The Christine Plague

Part I

It was the end of June. Mike Shermerhorn, medical student, had managed to claw and struggle his way through to his undergraduate degree, and was now working as a paramedic for [an unnamed] hospital. He liked driving around in the ambulance at high speeds with sirens, having learned how to avoid wrecking cars the hard way during some of his extracurricular activities.

Having some unusual problems which had led him to become a medical student in the first place, he managed to get himself assigned to the graveyard shift. It was easy - few other people wanted to be on it, and he tended to be able to convince most people into seeing it his way a fair amount of the time.

At 2:12 in the morning, he and his partner, Rich, were sent out on a police call... they had found a situation requiring some medics, one victim, female, possibly drugged. Mike seldom got tired, and with his night vision and reflexes (ex-football lineman) Rich was content to let him drive most of the time. Besides, Mike was the rookie.

They arrived to a scene of flashing lightbars on police cars and a SAT officer. There were never enough SAT officers anywhere, and especially there were never enough in San Fransisco. Paranormals had a tendency to destroy property on a scale not seen elsewhere in the country, and SAT officers were generally trying to get to places before the paranormals tried to do something and innocents got hurt. SAT's presence made it a virtual certainty that something paranormal had happened.

The building was a bank building, with office space above the bank. The victim was upstairs, along with the fatalities. Mike carried the gurney upstairs, following Rich into the office. The decor had been altered slightly from your normal office environment. There was a painted pentacle with mystic signs drawn on the floor, melted candles and candlesticks at the corners, with thirteen skeletons in elaborate robes surrounding it. In the middle, a naked woman lay, in classic sacrifice position. She was breathing, but that was the most sign of awareness that existed. Everything in the office was slightly damp from the sprinklers, that had apparently put out some small fires that had been started around the room.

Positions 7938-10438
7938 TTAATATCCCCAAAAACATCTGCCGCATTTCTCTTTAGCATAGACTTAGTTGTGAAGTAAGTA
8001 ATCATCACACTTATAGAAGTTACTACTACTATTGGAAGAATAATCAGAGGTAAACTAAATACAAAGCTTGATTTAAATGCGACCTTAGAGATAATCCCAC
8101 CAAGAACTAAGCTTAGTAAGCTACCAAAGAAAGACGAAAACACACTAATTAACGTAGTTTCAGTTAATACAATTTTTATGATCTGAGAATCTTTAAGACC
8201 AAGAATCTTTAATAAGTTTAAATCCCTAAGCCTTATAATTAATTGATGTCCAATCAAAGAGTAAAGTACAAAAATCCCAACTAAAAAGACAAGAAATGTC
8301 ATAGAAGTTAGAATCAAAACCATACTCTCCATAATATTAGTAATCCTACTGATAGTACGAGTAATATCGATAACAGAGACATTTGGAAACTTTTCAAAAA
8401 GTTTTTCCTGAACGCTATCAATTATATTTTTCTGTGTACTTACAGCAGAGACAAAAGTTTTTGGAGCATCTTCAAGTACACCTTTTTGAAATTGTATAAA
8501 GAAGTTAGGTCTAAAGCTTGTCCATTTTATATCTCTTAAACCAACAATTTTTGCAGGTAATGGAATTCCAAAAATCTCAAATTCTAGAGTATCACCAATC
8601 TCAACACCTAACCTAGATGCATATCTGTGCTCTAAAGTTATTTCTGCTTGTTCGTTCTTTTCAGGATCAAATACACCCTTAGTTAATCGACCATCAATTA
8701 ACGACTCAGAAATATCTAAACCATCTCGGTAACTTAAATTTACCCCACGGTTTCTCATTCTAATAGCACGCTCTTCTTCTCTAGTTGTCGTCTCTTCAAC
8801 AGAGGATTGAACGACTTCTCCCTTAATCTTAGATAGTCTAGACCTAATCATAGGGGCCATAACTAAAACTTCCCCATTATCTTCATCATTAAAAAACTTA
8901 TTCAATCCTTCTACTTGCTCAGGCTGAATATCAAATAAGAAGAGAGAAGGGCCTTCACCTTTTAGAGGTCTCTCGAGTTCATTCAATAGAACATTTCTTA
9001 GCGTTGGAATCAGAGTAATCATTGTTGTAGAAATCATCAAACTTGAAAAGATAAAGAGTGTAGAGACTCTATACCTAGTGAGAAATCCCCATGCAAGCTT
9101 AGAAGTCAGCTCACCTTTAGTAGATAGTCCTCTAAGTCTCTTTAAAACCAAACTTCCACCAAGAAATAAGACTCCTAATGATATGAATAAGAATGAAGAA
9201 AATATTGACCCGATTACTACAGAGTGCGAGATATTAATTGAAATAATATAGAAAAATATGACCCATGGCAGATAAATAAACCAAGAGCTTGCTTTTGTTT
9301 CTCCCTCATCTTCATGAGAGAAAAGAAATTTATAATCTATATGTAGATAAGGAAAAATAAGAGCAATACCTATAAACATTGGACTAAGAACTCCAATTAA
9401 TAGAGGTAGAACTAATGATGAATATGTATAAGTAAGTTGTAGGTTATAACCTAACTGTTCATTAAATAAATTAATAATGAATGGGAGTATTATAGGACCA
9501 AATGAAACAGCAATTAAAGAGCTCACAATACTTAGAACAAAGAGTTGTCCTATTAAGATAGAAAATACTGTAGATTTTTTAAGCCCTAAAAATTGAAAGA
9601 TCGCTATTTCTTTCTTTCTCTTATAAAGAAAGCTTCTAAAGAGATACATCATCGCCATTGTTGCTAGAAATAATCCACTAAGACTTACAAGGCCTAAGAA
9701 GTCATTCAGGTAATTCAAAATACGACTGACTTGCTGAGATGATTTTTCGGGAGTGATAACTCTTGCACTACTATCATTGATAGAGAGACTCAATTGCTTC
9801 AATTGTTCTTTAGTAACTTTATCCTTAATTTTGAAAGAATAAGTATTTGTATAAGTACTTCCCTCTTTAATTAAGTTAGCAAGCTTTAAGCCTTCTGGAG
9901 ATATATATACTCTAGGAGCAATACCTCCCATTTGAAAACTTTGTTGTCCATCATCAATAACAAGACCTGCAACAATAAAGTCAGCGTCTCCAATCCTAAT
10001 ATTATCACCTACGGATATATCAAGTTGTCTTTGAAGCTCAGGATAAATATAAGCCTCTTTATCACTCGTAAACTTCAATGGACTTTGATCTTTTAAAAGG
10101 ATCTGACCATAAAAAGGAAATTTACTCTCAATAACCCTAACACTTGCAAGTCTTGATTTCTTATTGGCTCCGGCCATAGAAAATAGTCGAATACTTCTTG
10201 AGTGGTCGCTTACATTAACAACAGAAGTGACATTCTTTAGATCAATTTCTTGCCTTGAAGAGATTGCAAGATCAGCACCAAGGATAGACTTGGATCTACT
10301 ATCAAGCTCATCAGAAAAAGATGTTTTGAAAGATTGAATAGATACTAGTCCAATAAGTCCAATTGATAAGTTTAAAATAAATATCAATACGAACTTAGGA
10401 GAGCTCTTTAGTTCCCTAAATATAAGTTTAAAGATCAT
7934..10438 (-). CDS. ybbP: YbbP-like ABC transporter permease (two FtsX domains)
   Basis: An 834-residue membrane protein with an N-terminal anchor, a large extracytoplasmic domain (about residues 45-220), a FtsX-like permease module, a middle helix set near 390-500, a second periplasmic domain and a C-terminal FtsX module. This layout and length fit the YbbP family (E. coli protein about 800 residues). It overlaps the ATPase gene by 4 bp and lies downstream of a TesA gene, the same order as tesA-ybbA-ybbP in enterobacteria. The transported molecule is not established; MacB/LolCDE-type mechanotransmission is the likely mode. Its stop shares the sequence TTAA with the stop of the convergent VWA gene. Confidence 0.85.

The police in the room had finished marking out everything, and the skeletons appeared beyond medical help (although they were still warm). The woman appeared to have no injuries, but from pupil dilation and general lack of consciousness seemed to have been drugged. Mike and Rich carefully lifted her to the gurney and secured her, and brought her down to the ambulance. She seemed to have some slight awareness of her surroundings, and Mike focused on her to make sure he had her attention, and asked if she knew what had happened to her.

"Candleslight... flames purple glow dance."

She didn't appear coherent, and Mike didn't want to use too much of his ability to mesmerise on her.

Mike started the ambulance and pulled away. Rich yelled to him to stop. Mike hit the brakes instantly and pulled over. The woman had just sat up, ripping through the retaining straps.

"Aren't those supposed to be able to hold a gorilla?"

"Yes."

"Maybe you had better drive. I'll see if I can get her to lie down again."